Caribbean residents seeking to overturn negative court ruling

Members of the southern Caribbean came together Tuesday to support Ley 18.207, which recognizes the property rights of the inhabitants of the region by shrinking the size of a national wildlife refuge.

The Sala IV declared the proposed law unconstitutional Friday. Opponents of the decision said the court did so with only listening to the side of interest groups in San José. Now it’s time to hear their story, they said.

“This is not an environmental issue, it’s a social issue,” said Enrique Joseph Jackson, president of a Talamanca development organzation.

The bill traces the history of Afro-Caribbean residents beginning with their 19th century colonization in the coastal towns of Cahuita, Puerto Viejo, Punta Uva, Manzanillo and Punta Mona. The settlers came as fishermen and farmers bringing with them seeds and knowledge, the document says.

In 1978, the idea was proposed to develop the land and create a wildlife refuge. In 1985, according to Decree No. 16614-MAG, the Refugio Nacional de Vida Silvestre Gandoca-Manzanillo. was declared.
All this was done without consultation of those who lived in the region.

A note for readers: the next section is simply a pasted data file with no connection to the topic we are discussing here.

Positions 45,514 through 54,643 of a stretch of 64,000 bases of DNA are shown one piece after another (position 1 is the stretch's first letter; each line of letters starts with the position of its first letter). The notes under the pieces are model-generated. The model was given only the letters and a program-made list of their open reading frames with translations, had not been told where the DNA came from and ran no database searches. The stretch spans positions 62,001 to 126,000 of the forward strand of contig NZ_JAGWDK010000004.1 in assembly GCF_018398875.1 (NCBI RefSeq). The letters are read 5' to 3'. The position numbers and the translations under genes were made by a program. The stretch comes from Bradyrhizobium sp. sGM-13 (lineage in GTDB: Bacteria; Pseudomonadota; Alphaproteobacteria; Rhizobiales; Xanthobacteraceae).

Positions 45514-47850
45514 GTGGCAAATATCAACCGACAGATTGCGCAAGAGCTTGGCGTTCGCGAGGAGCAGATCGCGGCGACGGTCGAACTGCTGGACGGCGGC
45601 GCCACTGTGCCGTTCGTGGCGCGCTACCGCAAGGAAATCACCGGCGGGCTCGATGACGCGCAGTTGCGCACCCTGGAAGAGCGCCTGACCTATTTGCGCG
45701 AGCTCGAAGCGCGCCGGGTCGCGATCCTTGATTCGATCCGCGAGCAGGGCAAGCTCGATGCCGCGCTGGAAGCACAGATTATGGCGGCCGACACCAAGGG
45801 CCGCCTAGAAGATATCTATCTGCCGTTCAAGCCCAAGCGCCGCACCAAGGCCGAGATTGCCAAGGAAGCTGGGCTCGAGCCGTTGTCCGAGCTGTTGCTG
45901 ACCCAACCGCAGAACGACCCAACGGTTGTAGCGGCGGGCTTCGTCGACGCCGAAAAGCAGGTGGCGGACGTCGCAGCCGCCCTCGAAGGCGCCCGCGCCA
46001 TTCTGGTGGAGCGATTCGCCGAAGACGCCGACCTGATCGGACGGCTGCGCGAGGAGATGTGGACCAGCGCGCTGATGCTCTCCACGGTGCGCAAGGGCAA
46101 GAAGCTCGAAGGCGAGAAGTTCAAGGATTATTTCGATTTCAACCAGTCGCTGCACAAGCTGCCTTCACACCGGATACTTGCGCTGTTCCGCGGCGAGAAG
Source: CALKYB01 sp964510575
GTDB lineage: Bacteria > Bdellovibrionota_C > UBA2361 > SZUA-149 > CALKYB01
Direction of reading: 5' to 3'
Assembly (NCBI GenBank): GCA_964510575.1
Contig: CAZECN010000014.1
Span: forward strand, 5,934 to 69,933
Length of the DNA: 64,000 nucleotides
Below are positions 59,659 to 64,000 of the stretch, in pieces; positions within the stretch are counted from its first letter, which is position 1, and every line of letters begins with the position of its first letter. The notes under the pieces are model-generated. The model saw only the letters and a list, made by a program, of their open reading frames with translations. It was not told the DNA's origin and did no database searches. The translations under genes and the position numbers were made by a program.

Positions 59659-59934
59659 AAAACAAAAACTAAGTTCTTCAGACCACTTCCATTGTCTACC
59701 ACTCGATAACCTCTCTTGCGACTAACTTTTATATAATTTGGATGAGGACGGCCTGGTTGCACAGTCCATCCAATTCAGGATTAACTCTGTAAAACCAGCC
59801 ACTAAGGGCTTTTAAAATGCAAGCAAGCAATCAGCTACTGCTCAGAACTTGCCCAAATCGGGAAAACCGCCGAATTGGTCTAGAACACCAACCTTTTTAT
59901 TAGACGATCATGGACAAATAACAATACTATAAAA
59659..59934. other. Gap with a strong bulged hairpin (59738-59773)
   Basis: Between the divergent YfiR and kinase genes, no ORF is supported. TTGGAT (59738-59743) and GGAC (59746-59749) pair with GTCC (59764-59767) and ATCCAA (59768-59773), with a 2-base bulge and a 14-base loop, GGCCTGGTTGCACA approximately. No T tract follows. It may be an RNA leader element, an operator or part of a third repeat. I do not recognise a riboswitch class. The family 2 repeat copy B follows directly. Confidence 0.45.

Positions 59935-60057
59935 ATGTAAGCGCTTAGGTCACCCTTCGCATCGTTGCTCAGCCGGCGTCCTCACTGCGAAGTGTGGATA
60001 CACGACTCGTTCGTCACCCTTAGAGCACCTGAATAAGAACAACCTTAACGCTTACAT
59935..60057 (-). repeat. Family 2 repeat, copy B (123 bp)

The court decree also is filled with inconsistencies that include naming the town of Manzanillo as part of the refuge but later excluding it along with Gandoca, Mata de Limón, San Miguel and Puerto Viejo, said proponents of the bill. Later, in article five, all these excluded areas are listed in a certification program and called part of the refuge, the proponents said.

The proposed law would give the rights to all the inhabited lands back to the people.

“The object of the bill is to recognize the legitimate rights of the community Afro-descendant and the coastal towns of the south Caribbean, which have been ignored up to the moment, plunging these populations and territories and their management organizations and development into complete helplessness and paralysis because of the legal uncertainty resulting from such disrespect,” says the opening statement of the law.

According to Joseph, this law would keep the government from controlling their businesses and properties and the people would no longer have to live in fear.

“That would mean legal security for us,” he said.

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